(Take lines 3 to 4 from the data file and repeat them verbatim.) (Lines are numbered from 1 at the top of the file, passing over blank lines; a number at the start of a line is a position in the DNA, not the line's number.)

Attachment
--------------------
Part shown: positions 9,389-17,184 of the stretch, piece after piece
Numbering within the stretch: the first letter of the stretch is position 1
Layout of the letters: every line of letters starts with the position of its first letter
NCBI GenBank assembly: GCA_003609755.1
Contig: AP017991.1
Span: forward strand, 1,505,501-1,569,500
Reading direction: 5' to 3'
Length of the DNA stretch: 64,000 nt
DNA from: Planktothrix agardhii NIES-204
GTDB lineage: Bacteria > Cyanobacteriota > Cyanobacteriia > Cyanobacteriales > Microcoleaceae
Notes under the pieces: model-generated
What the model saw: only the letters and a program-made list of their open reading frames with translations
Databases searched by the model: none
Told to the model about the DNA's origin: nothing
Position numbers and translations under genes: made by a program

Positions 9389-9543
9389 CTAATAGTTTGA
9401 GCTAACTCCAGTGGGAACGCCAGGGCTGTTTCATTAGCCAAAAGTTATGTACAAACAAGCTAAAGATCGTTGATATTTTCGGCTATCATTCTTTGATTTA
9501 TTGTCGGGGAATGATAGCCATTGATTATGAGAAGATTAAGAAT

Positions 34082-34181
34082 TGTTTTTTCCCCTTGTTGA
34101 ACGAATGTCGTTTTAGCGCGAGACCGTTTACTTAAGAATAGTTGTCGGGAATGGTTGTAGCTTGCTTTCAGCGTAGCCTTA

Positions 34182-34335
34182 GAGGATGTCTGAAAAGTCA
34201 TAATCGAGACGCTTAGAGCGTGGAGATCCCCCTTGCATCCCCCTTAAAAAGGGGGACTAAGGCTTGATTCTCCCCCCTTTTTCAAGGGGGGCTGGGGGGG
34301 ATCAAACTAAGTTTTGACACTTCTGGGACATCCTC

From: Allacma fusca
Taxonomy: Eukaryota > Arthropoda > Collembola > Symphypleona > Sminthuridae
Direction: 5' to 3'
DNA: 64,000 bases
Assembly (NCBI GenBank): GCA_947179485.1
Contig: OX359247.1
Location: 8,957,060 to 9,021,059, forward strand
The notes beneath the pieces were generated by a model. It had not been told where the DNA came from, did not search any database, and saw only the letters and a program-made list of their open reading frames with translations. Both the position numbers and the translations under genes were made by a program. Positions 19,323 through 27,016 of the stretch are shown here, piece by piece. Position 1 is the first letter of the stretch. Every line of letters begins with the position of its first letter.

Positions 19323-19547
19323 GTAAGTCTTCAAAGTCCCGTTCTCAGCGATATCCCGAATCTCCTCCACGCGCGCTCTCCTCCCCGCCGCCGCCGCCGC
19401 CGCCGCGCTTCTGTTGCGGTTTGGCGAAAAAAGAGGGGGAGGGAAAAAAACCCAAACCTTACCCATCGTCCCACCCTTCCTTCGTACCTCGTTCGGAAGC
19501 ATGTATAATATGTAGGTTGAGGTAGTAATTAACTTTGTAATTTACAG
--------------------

Layout of the letters: every line of letters starts with the position of its first letter
NCBI GenBank assembly: GCA_003609755.1